Don't Bother with Sales Training or CRM Until You Face the Facts
by Michael J. Webb
Increasingly sophisticated software is becoming available for coaching salespeople. These systems respond to context, such as the industry the prospect is in, the contact's department, and the stage of the sales process. They may even collect answers to questions for future use in the selling effort. Some even offer elaborate strategy support, with color-coded organizational charts and more.
This should make sales training and CRM ought to go hand-in-hand, right?
Unfortunately, no matter how fancy the systems are, salespeople don't often use them unless forced to.
If it were a technical, procedural or a user interface issue, it could be fixed. But it isn't.
Instead the issue is the company's assumptions around what enables these software systems (and the people involved) to work.
Assumptions Don't Make CRM More Valuable, or Help Salespeople Sell
Although it is not their intent, the ugly truth is that adding training or sales methodology to the CRM mainly adds work to salespeople's lives, rather than value.
Why is this the case?Because the people designing these systems (not to mention buying them) make lots of unwarranted assumptions, such as these:
- Selling is something the salesperson does TO the prospect
- Every prospect has the same "percent chance of closing" at each selling stage
- The solution to sales problems is in what the salespeople do
- Some trainer or outside expert knows how to handle a situation better than the salesperson
- One set of scripts and coaching will work regardless of the quality of the prospect
If even one or two of these assumptions are wrong in a given sales opportunity, the salesperson is hampered, not helped. Consider things from the salesperson's perspective. What kind of improvements do they really need?
- Increasing the quality of sales opportunities
- Providing informative content that helps prospects become more motivated and qualified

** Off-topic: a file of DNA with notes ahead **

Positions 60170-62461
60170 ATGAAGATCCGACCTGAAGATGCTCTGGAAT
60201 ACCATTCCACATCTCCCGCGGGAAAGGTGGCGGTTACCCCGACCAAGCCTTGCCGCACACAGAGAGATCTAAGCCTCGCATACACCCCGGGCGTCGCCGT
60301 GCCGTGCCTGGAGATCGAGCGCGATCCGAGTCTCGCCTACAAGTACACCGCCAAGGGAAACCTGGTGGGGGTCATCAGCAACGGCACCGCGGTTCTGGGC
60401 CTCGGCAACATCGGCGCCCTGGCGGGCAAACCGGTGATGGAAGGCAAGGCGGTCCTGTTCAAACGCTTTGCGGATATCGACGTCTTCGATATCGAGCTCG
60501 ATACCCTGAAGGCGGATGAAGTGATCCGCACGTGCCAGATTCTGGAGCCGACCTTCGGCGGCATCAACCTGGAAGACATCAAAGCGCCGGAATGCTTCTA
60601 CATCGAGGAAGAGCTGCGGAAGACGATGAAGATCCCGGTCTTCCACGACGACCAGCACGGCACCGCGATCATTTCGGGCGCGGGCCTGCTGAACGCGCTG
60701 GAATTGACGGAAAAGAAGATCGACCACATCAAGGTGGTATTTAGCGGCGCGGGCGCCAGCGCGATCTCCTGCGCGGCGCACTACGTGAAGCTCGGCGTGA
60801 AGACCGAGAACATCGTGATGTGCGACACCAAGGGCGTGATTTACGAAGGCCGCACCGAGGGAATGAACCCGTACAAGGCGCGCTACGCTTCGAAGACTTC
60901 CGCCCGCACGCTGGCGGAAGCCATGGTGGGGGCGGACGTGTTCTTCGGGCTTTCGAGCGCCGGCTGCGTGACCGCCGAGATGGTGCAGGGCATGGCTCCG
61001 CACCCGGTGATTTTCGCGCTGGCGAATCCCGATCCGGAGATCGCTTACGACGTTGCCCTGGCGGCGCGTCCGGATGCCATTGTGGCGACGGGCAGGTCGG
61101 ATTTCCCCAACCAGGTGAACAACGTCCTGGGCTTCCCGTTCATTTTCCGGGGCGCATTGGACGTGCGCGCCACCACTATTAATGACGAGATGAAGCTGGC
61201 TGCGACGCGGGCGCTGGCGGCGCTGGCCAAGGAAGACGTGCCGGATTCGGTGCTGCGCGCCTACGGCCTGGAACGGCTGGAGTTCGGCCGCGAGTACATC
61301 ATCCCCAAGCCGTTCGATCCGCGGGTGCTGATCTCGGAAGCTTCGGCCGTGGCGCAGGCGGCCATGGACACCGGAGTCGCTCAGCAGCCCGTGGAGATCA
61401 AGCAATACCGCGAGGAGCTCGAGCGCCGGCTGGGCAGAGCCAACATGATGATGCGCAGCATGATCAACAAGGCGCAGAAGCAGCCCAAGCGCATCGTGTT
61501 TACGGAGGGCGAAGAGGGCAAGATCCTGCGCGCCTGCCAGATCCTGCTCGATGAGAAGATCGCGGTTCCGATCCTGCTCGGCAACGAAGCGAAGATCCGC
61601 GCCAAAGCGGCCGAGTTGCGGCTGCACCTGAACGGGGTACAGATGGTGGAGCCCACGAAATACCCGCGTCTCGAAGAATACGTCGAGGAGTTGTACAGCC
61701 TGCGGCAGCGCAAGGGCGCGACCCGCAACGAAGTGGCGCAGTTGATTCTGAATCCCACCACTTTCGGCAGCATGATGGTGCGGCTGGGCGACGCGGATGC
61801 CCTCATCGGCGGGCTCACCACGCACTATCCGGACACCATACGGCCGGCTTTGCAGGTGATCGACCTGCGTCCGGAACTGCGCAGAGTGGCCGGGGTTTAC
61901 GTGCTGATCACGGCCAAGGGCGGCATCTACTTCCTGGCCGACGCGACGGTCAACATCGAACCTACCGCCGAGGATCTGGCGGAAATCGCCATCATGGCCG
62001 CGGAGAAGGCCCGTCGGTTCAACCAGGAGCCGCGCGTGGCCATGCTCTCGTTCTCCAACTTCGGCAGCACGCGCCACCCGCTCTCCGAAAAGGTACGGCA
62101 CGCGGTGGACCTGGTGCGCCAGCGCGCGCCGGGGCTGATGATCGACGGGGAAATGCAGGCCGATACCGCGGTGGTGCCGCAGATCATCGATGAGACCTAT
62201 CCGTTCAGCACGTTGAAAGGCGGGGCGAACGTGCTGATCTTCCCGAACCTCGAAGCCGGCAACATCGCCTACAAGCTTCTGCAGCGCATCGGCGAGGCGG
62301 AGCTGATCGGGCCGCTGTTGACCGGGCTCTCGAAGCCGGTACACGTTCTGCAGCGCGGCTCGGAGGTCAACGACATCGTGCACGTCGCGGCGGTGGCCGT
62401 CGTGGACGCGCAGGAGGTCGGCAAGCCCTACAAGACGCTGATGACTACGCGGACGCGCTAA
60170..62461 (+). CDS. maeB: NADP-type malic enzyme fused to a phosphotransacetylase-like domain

- Gathering hard-to-get operational information about the prospect's business for use in ROI and cost justification
- Providing statistically accurate forecasts, so the salesperson can concentrate on selling, not managing their boss
Of course, every company environment is different, and there are many other things your sales team might need. The point is, if your CRM or sales training doesn't give salespeople what they really need to do their job, don't expect to change their behaviors easily.
Most companies have left the sales process up to the salespeople. Yet, the sales team can't control the website, product development, or service delivery. No one has bothered to step back to look at things from the customer's perspective - much less redesign them.
Today we have a condition where customers are using the Internet - and everything at their disposal - to solve their problems more effectively. Meanwhile sellers continue to function as disconnected marketing, selling, and servicing departments.
If your customers aren't following your company's sales process, your salespeople aren't going to follow it either.
Changing People's Behaviors Requires Changing Their Environment
Suppose a factory wanted to increase their production of parts. Then, some suggests that the workers could increase output if they had fancy instructions on how to use the manufacturing equipment. Would such a claim be credible? Perhaps, maybe. Suppose someone suggested those machine operators fill out information screens so other people can see what they are doing in addition to making parts. Would that enable them to produce more?
To increase the output of a production system, you need to know which part of the process is the bottleneck. Then, you proceed to maximize or expand the capacity of that bottleneck. You make the jigs and fixtures in order to prevent people from making a part the wrong way. You minimize the motions required for them to do their jobs. You clean and streamline their workspace. You ensure incentives and performance measures are aligned with the goals.